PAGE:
The present study was designed to examine the role of ATP-sensitive potassium K(ATP)/+ channels during exercise and to test the hypothesis that adenosine increases to compensate for the loss of K(ATP)/+ channel function and adenosine inhibition produced by glibenclamide. Graded treadmill exercise was used to increase myocardial O2 consumption in dogs before and during K(ATP)/+ channel blockade with glibenclamide (1 mg/kg iv), which also blocks adenosine mediated coronary vasodilation. Cardiac interstitial adenosine concentration was estimated from arterial and coronary venous values by using a previously tested mathematical model (Kroll K and Stepp DW. Am J Physiol Heart Circ Physiol 270: H1469-H1483, 1996). Coronary venous O2 tension was used as an index of the balance between O2 delivery and myocardial O2 consumption. During control exercise, myocardial O2 consumption increased ~4-fold, and coronary venous O2 tension fell from 19 to 14 Torr. After K(ATP)/+ channel blockade, coronary venous O2 tension was decreased below control vehicle values at rest and during exercise. However, during exercise with glibenclamide, the slope of the line of coronary venous O2 tension vs. myocardial O2 consumption was the same as during control exercise. Estimated interstitial adenosine concentration with glibenclamide was not different from control vehicle and was well below the level necessary to overcome the 10-fold shift in the adenosine dose-response curve due to glibenclamide. In conclusion, K(ATP)/+ channel blockade decreases the balance between resting coronary O2 delivery and myocardial O2 consumption, but K(ATP)/+ channels are not required for the increase in coronary blood flow during exercise. Furthermore, interstitial adenosine concentration does not increase to compensate for the loss of K(ATP)/+ channel function.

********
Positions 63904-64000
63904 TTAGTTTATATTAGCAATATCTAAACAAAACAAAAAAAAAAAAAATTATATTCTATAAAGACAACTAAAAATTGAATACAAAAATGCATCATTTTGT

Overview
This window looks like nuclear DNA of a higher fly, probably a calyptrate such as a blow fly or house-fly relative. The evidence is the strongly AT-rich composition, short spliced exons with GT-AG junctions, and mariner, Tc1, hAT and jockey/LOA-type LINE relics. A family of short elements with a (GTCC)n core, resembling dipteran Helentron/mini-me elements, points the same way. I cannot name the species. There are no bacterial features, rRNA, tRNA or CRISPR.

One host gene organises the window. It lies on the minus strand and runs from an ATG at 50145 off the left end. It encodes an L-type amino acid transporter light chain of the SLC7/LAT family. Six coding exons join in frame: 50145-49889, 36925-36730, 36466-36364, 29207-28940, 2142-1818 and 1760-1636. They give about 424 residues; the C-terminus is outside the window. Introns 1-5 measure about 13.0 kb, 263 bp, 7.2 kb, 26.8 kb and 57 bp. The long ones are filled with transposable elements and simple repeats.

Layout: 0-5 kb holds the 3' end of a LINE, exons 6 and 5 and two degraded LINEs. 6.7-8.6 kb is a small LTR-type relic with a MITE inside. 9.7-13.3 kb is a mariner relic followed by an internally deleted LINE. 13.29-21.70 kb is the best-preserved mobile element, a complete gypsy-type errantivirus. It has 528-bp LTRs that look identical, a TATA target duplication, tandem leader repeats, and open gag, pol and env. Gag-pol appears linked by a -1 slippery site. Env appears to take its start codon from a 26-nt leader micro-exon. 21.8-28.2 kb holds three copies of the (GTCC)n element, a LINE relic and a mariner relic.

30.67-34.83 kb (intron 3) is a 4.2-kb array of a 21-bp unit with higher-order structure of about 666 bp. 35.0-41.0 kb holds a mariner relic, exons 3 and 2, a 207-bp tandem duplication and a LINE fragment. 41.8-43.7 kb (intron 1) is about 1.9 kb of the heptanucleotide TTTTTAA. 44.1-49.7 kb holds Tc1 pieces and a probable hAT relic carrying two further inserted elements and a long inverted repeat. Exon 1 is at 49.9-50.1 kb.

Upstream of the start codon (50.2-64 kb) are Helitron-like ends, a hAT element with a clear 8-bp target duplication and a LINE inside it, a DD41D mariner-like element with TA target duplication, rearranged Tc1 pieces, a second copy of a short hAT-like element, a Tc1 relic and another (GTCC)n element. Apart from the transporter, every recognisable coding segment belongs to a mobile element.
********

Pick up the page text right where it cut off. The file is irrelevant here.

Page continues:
- ATP-sensitive potassium channels